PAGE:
Fire Eater’s Lung: Retrospective Analysis of 123 Cases Reported to a National Poison Center.

Fire Eater’s Lung: Retrospective Analysis of 123 Cases Reported to a National Poison Center.

Respiration. 2013 Jun 21;
Franzen D, Kohler M, Degrandi C, Kullak-Ublick GA, Ceschi A

Background: Fire eater’s lung (FEL) is a distinct form of acute chemical toxic pneumonitis, which is caused by aspiration of flammable petrochemical derivatives used by street performers for ‘fire eating’. The optimal management of this condition has not yet been determined. Objective: The aim of this study was to investigate patient characteristics, clinical features, treatment, and outcome of FEL. Methods: A single-center retrospective review of consecutive cases of FEL in children and adults reported to a national poison center (the Swiss Toxicological Information Center) between 1995 and 2012. Results: 123 cases (83.7% males, mean age 21.9 years) were included. The most frequently reported symptom was cough (50.4%), followed by chest pain (45.5%), and fever (35.8%). Dyspnea was reported by 23.6%. Cough (p = 0.002) and chest pain (p = 0.02) were significantly more prevalent in subjects reporting to have aspirated the fuel compared to those who have swallowed it or who did not perceive poison exposure. A pulmonary infiltrate was detected in 83% of the cases in whom chest X-ray was performed. Overall, 22% were treated with an antibiotic agent for a mean duration of 10.4 days. Corticosteroids were administered in 4.9%. All showed complete recovery irrespective of the therapeutic management. Conclusion: The combination of intense pleuritic chest pain, cough, dyspnea, and fever, or any of these symptoms after ‘fire eating’ or erroneous swallowing of a petroleum distillate should alert the clinician to the diagnosis of FEL. Early antibiotic treatment of severe cases seems justified, considering that clinical, laboratory, and radiologic findings of FEL are overlapping with bacterial superinfection. HubMed – eating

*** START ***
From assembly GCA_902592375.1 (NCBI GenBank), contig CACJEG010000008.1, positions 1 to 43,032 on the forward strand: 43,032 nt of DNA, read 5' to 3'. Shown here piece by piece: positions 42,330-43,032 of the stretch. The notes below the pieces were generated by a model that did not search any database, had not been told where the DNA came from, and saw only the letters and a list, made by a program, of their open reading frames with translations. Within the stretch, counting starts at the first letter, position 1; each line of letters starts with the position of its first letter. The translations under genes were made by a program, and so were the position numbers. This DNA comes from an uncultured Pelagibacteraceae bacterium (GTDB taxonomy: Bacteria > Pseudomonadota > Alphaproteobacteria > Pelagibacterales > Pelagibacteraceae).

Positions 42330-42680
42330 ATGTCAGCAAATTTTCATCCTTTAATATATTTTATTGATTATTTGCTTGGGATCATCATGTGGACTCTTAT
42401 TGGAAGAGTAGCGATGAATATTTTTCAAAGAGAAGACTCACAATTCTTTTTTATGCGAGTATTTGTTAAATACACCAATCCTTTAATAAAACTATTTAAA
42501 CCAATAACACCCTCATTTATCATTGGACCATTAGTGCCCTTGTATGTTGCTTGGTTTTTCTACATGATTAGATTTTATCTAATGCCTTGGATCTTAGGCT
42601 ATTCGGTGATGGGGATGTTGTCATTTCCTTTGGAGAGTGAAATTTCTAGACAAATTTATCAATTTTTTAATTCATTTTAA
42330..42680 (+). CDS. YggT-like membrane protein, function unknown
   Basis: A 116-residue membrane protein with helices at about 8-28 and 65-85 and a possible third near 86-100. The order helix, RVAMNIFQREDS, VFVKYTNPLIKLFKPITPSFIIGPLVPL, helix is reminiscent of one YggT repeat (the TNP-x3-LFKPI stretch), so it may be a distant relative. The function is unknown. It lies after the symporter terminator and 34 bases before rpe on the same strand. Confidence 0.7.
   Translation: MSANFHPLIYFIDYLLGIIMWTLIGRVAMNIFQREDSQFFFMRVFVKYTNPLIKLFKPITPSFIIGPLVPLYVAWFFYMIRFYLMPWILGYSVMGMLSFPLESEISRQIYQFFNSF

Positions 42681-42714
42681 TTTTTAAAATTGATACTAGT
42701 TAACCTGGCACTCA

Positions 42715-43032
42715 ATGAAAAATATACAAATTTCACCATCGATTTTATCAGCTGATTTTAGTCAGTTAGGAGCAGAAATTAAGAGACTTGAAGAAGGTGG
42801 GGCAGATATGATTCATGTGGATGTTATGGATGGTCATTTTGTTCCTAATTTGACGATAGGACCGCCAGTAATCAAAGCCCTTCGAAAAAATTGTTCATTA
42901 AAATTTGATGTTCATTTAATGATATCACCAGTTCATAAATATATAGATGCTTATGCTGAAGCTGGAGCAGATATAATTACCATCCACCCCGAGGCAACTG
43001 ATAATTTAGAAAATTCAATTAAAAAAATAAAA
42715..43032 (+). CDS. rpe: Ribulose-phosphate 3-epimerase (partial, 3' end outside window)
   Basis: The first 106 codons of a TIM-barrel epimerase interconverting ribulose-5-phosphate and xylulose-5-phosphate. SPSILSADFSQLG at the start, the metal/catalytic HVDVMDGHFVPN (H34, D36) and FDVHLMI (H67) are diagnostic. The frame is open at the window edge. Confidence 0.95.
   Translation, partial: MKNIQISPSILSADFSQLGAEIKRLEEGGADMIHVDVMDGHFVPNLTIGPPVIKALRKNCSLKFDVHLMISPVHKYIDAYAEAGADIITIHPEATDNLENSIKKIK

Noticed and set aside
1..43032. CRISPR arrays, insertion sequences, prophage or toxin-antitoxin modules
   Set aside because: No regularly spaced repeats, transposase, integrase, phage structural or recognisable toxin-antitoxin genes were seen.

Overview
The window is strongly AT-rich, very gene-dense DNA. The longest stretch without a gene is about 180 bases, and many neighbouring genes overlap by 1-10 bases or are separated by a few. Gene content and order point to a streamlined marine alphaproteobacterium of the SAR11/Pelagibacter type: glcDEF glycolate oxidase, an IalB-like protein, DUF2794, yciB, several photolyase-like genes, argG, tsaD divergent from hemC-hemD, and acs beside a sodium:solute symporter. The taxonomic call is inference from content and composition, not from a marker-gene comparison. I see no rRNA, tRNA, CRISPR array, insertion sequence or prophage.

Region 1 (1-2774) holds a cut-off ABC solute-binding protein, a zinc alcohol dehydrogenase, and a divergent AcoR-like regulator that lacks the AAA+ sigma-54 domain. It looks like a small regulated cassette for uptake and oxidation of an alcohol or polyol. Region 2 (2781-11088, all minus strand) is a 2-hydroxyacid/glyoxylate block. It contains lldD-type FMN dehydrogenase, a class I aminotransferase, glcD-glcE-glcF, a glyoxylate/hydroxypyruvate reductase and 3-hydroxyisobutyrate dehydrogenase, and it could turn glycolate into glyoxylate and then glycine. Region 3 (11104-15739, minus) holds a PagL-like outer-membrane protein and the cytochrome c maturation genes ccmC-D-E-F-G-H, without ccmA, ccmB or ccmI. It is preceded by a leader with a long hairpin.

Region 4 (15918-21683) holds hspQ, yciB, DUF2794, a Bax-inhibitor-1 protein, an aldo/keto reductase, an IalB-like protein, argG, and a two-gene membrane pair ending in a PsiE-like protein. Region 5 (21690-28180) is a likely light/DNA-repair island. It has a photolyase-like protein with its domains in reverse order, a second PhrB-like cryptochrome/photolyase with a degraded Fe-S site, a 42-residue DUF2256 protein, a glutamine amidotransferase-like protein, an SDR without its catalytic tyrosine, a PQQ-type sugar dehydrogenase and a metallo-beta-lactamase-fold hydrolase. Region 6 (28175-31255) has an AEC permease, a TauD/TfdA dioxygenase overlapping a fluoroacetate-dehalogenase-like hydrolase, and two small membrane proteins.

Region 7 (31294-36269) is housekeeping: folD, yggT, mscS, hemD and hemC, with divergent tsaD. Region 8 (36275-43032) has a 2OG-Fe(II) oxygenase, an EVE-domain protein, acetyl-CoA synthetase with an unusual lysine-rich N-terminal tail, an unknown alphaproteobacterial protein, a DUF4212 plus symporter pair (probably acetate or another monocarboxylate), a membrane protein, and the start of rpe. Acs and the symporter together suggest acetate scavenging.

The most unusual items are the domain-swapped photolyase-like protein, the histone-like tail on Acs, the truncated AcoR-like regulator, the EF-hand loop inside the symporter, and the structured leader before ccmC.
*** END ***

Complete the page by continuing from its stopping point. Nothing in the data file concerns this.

Development of a field-friendly automated dietary assessment tool and nutrient database for India.

Br J Nutr. 2013 Jun 25; 1-12
Daniel CR, Kapur K, McAdams MJ, Dixit-Joshi S, Devasenapathy N, Shetty H, Hariharan S, George PS, Mathew A, Sinha R

Studies of diet and disease risk in India and among other Asian-Indian populations are hindered by the need for a comprehensive dietary assessment tool to capture data on the wide variety of food and nutrient intakes across different regions and ethnic groups. The nutritional component of the India Health Study, a multicentre pilot cohort study, included 3908 men and women, aged 35-69 years, residing in three regions of India (New Delhi in the north, Mumbai in the west and Trivandrum in the south). We developed a computer-based, interviewer-administered dietary assessment software known as the ‘NINA-DISH (New Interactive Nutrition Assistant – Diet in India Study of Health)’, which consisted of four sections: (1) a diet history questionnaire with defined questions on frequency and portion size; (2) an open-ended section for each mealtime; (3) a food-preparer questionnaire; (4) a 24 h dietary recall. Using the preferred meal-based approach, frequency of intake and portion size were recorded and linked to a nutrient database that we developed and modified from a set of existing international databases containing data on Indian foods and recipes. The NINA-DISH software was designed to be easily adaptable and was well accepted by the interviewers and participants in the field. A predominant three-meal eating pattern emerged; however, patterns in the number of foods reported and the primary contributors to macro- and micronutrient intakes differed by region and demographic factors. The newly developed NINA-DISH software provides a much-needed tool for measuring diet and nutrient profiles across the diverse populations of India with the potential for application in other South Asian populations living throughout the world. HubMed – eating


Collection and Visualization of Dietary Behavior and Reasons for Eating Using Twitter.

J Med Internet Res. 2013; 15(6): e125
Hingle M, Yoon D, Fowler J, Kobourov S, Schneider ML, Falk D, Burd R